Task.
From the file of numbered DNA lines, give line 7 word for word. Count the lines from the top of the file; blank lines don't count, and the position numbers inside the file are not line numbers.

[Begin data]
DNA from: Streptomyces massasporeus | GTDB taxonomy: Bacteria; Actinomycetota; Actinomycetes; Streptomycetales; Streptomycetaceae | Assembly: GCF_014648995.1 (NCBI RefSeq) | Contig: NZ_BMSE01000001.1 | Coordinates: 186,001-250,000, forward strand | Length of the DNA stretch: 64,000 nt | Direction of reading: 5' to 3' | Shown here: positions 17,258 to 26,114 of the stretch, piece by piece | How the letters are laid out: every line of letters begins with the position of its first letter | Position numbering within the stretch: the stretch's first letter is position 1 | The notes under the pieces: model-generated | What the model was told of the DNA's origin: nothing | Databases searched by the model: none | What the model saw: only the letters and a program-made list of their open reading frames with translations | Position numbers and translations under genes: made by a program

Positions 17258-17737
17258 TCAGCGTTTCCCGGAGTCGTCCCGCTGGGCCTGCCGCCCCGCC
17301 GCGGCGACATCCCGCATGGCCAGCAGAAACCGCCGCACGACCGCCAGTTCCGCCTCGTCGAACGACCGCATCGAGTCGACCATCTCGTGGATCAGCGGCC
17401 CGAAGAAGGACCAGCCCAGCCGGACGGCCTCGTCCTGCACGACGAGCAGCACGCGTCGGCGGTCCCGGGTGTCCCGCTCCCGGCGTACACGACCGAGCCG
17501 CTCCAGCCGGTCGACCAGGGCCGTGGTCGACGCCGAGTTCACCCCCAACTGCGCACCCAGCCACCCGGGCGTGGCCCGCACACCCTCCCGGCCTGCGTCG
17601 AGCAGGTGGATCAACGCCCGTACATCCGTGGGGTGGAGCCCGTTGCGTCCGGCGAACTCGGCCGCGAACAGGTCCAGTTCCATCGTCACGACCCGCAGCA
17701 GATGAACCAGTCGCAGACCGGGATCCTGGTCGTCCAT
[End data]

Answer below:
17601 AGCAGGTGGATCAACGCCCGTACATCCGTGGGGTGGAGCCCGTTGCGTCCGGCGAACTCGGCCGCGAACAGGTCCAGTTCCATCGTCACGACCCGCAGCA